From time to time, Trinity finds it necessary to make exceptions to policies for good cause. As a general protocol, if an employee believes that an exception to a policy is warranted, that employee should discuss the need for an exception with the supervisor, who should bring the case forward to the responsible member of the Senior Executive Staff. Exceptions should be rare, and final decisions should be documented in writing.
Please note that exceptions to policies do not create precedents. Exceptions occur because of unique facts and circumstances that are unlikely to recur for others. If it appears that an exceptional circumstance is likely to recur many times, then the policy needs revision.
3. Personal Conduct
All personnel are responsible to act truthfully and ethically, with respect for the mission, values, people, property and reputation of Trinity. The Employee Handbook and the Faculty Handbook both have sections concerning professional norms. Conduct that violates Trinity’s expectations for truthfulness and integrity (for example, plagiarism, lying on a resume, misrepresenting credentials, falsification of timesheets or leave sheets, fraudulent expense requests) will incur personnel action up to and including termination.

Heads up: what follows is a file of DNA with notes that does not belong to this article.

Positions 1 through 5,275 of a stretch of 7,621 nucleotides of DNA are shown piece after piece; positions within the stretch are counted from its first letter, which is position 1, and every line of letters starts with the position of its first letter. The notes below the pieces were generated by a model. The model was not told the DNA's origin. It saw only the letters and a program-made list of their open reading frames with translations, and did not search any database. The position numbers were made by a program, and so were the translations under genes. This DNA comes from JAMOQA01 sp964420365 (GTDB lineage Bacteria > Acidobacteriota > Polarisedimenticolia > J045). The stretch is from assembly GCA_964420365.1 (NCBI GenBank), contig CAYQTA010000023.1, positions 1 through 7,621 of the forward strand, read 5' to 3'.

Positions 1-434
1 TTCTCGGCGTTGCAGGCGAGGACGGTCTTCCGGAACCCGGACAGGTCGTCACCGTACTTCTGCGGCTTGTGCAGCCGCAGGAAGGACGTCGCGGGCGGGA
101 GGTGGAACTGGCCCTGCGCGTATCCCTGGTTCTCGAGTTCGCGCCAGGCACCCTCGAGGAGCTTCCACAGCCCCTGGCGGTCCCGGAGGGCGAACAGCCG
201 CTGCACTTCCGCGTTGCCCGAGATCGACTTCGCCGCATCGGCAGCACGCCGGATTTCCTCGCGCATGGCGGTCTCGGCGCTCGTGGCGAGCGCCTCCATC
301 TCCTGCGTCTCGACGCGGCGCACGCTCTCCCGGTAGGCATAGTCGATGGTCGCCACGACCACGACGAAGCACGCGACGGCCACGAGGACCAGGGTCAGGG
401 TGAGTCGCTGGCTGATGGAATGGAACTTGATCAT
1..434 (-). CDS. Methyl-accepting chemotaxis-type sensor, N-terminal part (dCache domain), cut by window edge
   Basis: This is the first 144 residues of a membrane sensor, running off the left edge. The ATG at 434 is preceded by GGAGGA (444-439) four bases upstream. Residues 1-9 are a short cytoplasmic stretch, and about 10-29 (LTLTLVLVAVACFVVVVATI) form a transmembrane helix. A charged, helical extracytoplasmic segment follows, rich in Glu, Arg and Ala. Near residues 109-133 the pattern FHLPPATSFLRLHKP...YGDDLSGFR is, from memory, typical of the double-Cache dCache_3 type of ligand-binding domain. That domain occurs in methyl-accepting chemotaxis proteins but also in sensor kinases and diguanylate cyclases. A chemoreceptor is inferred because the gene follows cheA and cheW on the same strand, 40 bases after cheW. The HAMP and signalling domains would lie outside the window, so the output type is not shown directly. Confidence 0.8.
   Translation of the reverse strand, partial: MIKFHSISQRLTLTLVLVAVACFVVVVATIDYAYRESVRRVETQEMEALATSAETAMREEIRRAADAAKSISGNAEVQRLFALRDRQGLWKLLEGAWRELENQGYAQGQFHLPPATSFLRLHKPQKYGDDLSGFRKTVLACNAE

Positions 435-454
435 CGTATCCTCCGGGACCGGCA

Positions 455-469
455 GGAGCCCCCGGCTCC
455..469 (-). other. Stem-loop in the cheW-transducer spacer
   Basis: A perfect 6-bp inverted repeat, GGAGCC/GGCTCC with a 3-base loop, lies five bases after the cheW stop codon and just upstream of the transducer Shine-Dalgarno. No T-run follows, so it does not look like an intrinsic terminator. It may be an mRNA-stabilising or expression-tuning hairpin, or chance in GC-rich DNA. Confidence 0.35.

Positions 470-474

- Trinity’s professional expectations for all employees include respect for the privacy and confidentiality of students and colleagues, and respect for and protection of Trinity’s proprietary information including data and analyses, internal reports and plans, all documents and materials created in the course of work, including accreditation reports, regulatory reports, strategic plans, board materials, and similar proprietary materials. Such materials created in the normal course of business belong to Trinity and may not be used for any purposes external to Trinity without Trinity’s explicit permission, normally through the president or provost. Trinity does not usually consent to be a subject of study conducted by students or internal personnel, and requests for exceptions to this policy must be secured through the president or provost. Publication of Trinity’s proprietary information without permission may result in disciplinary action up to and including dismissal.